Do you have a natural swimming pool or do you have a pond in your yard that became home to frogs this summer? What do you do with and about the frogs now that summer is over and winter is here? Do you have a responsibility to care for the frogs who have spent the summer with you? Many pool and natural pool owners find themselvesl taking care of pond frogs this winter, just because they hope they will survive the season and grace them with their presence again next summer.
There are very few frogs that will be able to survive in water that is below 32 degrees. They are cold-blooded amphibians and typically hibernate during the winter weather. What can you do to help them survive the season?
Taking Care Of Pond Frogs This Winter
- Give them a safe haven where they can sleep the winter away. Give them access to logs, cracks and crevices in rocks or even leave compost, soil or leaves next to the water where they can burrow into. Dead logs are also ideal hibernation spots for the frogs who spent their summer in your pool.
- Dig up a small hole and fill it with leaves or other natural debris into which frogs who burrow can nestle in. The hole should be about three feet deep and three feet square. You can put in loose, soft dry sand, cover it with compost and leave the frogs to their own devices if they decide to burrow there.
- Before the first frost, clean the pond where the frogs spend their summers. Don’t dismantle it for the winter season as the frogs are accustomed to it and may not be able to find a new space in which to hibernate. Many frog species will sleep on top oc mud or even sleep partially covered in water.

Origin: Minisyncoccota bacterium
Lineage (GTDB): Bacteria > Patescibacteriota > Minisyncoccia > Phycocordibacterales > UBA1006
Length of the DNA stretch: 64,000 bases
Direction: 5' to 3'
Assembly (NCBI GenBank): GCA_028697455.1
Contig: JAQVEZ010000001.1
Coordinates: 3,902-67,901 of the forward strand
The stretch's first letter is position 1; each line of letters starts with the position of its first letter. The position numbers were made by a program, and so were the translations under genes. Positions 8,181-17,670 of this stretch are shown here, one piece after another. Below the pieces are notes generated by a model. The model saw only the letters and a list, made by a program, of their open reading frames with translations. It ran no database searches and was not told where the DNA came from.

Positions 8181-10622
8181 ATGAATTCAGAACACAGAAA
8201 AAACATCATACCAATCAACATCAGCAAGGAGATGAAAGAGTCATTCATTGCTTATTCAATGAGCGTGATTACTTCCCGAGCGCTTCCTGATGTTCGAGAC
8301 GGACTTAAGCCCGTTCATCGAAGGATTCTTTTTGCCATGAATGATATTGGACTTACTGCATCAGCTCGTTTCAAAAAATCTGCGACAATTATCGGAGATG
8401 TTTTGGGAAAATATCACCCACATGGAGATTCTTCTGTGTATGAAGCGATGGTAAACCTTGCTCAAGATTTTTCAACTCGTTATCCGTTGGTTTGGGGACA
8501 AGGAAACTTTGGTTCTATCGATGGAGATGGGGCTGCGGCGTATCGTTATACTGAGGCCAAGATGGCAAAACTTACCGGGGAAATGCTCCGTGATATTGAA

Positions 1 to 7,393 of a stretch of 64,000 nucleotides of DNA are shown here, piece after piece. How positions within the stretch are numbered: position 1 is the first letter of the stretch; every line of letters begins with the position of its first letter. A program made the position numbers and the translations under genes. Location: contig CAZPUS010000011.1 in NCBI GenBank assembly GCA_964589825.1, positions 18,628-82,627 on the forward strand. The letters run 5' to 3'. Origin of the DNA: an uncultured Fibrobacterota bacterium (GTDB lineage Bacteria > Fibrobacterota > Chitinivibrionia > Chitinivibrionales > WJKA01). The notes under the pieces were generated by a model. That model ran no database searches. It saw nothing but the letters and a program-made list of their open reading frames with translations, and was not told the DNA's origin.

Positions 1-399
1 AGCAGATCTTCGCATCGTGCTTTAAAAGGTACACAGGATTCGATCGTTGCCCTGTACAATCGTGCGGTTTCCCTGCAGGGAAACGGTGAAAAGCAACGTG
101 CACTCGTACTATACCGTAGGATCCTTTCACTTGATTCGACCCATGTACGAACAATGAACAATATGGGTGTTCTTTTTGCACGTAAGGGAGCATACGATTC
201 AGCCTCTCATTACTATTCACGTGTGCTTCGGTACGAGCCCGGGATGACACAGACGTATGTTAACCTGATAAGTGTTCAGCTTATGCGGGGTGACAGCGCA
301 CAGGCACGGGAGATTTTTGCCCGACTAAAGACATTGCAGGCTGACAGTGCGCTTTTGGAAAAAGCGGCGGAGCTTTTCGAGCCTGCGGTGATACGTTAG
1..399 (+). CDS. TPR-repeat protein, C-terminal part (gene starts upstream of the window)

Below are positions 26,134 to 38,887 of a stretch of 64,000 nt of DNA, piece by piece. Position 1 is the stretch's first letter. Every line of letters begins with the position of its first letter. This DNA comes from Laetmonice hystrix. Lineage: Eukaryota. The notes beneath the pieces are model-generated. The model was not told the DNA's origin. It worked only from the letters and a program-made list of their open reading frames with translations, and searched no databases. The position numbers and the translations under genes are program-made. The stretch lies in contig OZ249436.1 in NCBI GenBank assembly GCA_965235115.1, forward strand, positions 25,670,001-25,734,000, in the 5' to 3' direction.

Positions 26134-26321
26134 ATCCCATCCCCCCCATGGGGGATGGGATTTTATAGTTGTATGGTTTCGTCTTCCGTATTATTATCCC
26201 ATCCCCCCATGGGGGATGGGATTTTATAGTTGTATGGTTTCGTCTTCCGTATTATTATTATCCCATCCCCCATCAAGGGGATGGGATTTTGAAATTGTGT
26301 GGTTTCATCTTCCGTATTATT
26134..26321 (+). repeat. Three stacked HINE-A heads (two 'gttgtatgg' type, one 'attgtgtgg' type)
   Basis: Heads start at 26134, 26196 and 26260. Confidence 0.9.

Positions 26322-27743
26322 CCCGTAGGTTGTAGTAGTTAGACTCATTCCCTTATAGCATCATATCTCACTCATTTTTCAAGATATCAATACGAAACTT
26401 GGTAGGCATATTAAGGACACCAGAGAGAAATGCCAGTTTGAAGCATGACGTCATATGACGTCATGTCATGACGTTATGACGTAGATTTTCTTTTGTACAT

- If the pond is too clean, the frogs will avoid it and they also won’t have the debris they need to burrow into in order to survive a deep freeze.
- You may want to invest in a de-icing unit and install it in the pond to keep it from freezing. Many amphibians can survive in a pond that is cold but not if they get frozen into the water.
- If the pond freezes completely, make sure you create at least one large hole in the ice so the frogs can get out if they need to. A pond that is iced over won’t give any fresh oxygen to the frogs — something they need to survive. To break a hole, do not use a hammer or shovel as this can harm the frogs. Fill a bucket with hot water, tie a rope to the bucket handle and set the bucket on top of the ice. Hold it until the ice beneath it melts and the bucket begins sinking into the ice. Keep it up until the ice is completely opened up.
If you decide you want to capture the frogs and bring them indoors for the winter, you will want to put them into a cool basement but you will have to provide them with live food. If the frogs are kept cold, but not cold enough to hibernate they will need access to food regularly.